“Articles of Faith: Your Right to Revelation,” New Era, Mar. 2006, 18–21
I have a believing heart that started with a simple testimony that came when I was a child. I was with my father out on a farm away from our home, trying to find things to do until my father was ready to go home. Over the fence from our place were some old sheds that would attract a curious boy, and I was adventurous. I started to climb through the fence, and I heard a voice calling me by name and saying, “Don’t go over there!” I turned to look at my father to see if he were talking to me, but he was far away at the other end of the field. There was no person in sight. I realized then, as a child, that there were persons beyond my sight, for I had definitely heard a voice.
Through the scriptures this phrase is often repeated: “He that hath ears to hear, let him hear” (Matt. 11:15). All of us are not so blessed to hear all that we ought to hear.
There was an occasion, just before the Crucifixion when the Master was in the temple, and the Greeks came among the people, apparently anxious to see Him because He had gained such notoriety. There, in that place sacred to Him, the Master kneeled down and prayed, asking the Lord to let this hour pass, and then He said, “Father, glorify thy name.” The answer came, “I have both glorified it, and will glorify it again” (John 12:28). There were some people who heard it and said that it had thundered; there were a few who said an angel of the Lord had spoken to Him. You see, there were some who had ears to hear, but they didn’t hear.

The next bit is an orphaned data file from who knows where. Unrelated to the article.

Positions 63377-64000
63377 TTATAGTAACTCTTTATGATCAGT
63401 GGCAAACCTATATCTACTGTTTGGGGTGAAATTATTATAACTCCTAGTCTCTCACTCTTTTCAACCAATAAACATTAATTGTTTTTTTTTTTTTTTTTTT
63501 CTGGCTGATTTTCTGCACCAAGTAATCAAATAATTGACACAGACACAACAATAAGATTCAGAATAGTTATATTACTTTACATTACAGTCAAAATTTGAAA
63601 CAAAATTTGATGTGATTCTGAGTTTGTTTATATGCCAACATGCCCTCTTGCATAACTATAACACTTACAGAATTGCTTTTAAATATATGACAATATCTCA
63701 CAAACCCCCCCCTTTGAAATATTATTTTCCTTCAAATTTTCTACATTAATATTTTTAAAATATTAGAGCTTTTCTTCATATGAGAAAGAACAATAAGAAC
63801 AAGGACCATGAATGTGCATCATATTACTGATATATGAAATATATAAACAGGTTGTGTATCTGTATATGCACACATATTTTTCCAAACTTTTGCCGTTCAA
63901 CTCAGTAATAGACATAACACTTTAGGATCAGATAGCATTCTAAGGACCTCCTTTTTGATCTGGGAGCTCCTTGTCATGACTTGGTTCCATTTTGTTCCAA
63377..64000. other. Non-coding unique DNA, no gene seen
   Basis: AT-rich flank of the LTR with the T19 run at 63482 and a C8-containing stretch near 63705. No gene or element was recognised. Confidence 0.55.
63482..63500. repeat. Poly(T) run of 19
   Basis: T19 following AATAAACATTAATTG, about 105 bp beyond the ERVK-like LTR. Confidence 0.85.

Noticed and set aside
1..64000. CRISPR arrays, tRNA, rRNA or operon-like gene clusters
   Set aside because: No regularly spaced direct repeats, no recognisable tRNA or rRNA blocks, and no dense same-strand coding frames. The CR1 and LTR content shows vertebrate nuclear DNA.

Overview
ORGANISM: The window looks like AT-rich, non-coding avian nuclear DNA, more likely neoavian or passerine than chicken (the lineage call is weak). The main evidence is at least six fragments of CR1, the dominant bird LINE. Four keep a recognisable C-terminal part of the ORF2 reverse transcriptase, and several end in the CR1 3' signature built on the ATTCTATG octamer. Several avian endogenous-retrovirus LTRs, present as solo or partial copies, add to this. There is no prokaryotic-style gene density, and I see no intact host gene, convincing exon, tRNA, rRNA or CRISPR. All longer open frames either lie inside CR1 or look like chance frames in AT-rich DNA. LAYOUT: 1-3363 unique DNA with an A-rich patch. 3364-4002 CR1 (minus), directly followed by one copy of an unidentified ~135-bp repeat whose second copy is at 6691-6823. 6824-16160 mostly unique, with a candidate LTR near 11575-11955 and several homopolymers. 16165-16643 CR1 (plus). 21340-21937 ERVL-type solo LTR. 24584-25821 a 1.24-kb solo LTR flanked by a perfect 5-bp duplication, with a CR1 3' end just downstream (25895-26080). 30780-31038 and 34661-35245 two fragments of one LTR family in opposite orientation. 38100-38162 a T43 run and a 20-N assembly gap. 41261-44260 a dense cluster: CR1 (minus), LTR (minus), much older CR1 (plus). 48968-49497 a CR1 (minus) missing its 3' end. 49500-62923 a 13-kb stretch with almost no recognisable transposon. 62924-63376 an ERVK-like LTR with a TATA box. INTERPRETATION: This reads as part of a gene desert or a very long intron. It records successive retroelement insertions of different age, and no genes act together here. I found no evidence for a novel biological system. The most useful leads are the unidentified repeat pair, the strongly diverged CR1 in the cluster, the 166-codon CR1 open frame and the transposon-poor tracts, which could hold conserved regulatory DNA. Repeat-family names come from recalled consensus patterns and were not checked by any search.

You will recall the occasion when the Apostle Paul was converted; he was on his way to Damascus with writs of authority to further persecute the Saints at that place. Remember how he was stricken down by a bright light that overshadowed him and blinded him, and a voice spoke out of heaven and said, “Saul, Saul, why persecutest thou me?” (Acts 9:4). And Paul, in telling about the incident, says, “And they that were with me, saw indeed the light … but they heard not the voice of him that spoke to me” (Acts 22:9). These also had ears to hear, but they heard nothing.
Some of us fail to live so that we can understand the message that comes from eternity when God speaks, but if each of us could commit ourselves to obey God’s commandments and live as we should, a wonderful change would be effected in us, and we could then hear the messages from the unseen world.
Another way by which we receive revelation was spoken of by the Prophet Enos. He writes this very significant statement in his record in the Book of Mormon: “And while I was thus struggling in the spirit, the voice of the Lord came into my mind” (Enos 1:10).
In other words, sometimes we hear the voice of the Lord coming into our minds, and when it comes, the impressions are just as strong as though He were sounding a trumpet in our ears.
We as individual members of the Church may receive personal revelation by the power of the Holy Ghost. The Lord said to the Prophet Joseph Smith in the early days of the Church, “Yea, behold, I will tell you in your mind and in your heart, by the Holy Ghost, which shall come upon you and which shall dwell in your heart. Now, behold, this is the spirit of revelation” (D&C 8:2–3). The Prophet Joseph Smith said, “No man can receive the Holy Ghost without receiving revelations. The Holy Ghost is a revelator” (Teachings of the Prophet Joseph Smith, 328).